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Introducing MPI support for Linux on Azure Batch

We are happy to announce the release of MPI support for Linux on Azure Batch. We earlier released MPI support for Windows, and recently introduced Linux support on Azure Batch.

We are happy to announce the release of MPI support for Linux on Azure Batch.

Azure Batch makes it easy to run large-scale jobs in parallel. You tell Batch what kind of VM you need, how to configure them, the jobs and tasks to run, and the service takes care of the rest. It’s great for Azure developers who need to scale-out work like engineering simulations, transcoding or financial risk models.

We previously released MPI support for Windows and recently introduced Linux support on Azure Batch. We are now excited to annouce MPI support for Linux on Batch. Linux Support on Azure Batch is currently in preview and will be generally available soon. Additionally, we also provided password-less SSH on communication-enabled Linux pools for a specific user.

By creating a pool of A8 or A9 compute nodes, Batch MPI tasks can fully leverage the high-speed, low-latency RDMA network for those Azure VMs. We also present an end-to-end example of running an OpenFOAM MPI solution on Azure Batch and added a sample on GitHub with a detailed explanation in this post.

OpenFOAM (“Open source Field Operation And Manipulation”, wiki) is a C++ toolbox for the development of customized numerical solvers, and pre-/post-processing utilities for the solution of continuum mechanics problems, including computational fluid dynamics (CFD). It is a highly compute intensive application suitable for MPI.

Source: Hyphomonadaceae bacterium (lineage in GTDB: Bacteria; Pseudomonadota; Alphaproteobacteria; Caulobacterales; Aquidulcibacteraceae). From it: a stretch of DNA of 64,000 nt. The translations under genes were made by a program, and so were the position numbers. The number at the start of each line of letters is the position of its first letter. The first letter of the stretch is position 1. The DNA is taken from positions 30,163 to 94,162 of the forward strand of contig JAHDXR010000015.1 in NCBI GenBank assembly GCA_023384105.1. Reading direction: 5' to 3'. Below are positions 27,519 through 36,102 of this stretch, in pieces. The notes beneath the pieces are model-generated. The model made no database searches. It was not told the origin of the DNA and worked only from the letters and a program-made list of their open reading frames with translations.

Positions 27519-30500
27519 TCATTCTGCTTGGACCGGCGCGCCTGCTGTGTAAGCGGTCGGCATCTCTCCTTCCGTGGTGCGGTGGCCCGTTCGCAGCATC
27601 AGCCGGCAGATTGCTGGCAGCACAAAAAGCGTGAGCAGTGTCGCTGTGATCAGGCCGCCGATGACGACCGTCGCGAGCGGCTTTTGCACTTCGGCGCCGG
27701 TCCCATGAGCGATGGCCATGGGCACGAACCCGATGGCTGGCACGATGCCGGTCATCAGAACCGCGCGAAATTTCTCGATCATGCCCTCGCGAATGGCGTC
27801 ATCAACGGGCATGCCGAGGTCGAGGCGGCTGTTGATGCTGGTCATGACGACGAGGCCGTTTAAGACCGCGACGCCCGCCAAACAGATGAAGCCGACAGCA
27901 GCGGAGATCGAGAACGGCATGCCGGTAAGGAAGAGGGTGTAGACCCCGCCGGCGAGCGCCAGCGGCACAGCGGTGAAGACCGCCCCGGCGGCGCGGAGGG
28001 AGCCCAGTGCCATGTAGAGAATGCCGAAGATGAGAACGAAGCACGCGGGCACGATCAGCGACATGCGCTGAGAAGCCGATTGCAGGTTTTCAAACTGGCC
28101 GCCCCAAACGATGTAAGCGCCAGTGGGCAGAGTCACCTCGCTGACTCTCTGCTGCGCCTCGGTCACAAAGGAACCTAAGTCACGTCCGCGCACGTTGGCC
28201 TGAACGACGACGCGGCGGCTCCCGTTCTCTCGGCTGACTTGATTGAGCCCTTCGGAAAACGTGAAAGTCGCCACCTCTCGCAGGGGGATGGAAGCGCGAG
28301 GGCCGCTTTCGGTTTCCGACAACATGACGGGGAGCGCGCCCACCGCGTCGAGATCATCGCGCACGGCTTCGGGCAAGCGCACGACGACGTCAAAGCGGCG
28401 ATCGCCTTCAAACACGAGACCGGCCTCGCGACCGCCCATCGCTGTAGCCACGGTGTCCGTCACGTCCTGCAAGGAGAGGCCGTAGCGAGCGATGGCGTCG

The CentOS-HPC image from the Azure Virtual Machines Marketplace has Intel MPI in-built. We use this image to create a Batch pool of Standard_A9 VMs. We use the Azure Batch-exposed Start Task facility to prepare the pool of VMs with prerequisites. We then add a MPI task to run OpenFOAM. The multi-instance task is configured to run a coordination command on all participating nodes. The coordination command sets up and prepares a NFS share with input data required to run OpenFOAM. After running the coordination command, the Batch service runs the application command on the head (or “primary”) node. The application command executes mpirun on OpenFOAM. The primary or head node compresses the result and could upload it to Azure storage. We render/generate video using Paraview software. The sample on GitHub automate end-to-end workflow for this.

The same can also be run with no code using Azure portal. Create an Azure Batch account. Select the Batch account that was created. Click Pools tile followed by Add. Now add a new Job as Azure portal –> Batch account –> Jobs –> Add Job. Then Submit a MPI task for OpenFoam (or any other application) as Azure portal –> Batch account –> Jobs –> Job –> Add Task. Once above task is submitted, Batch will run OpenFOAM on the input data. When the task completes, result file can be downloaded by navigating to the task in the Azure portal as Azure portal –> Batch account –> Jobs –> yourJobId –> Tasks -> yourTaskId –> Task Files -> Files on node.

For more information about Batch Linux MPI support and details on OpenFoam end-to-end solution, please check out this post.

If you have questions about MPI on Linux in Azure Batch, or about the examples in this blog post, please visit the Azure Batch forum and post your questions.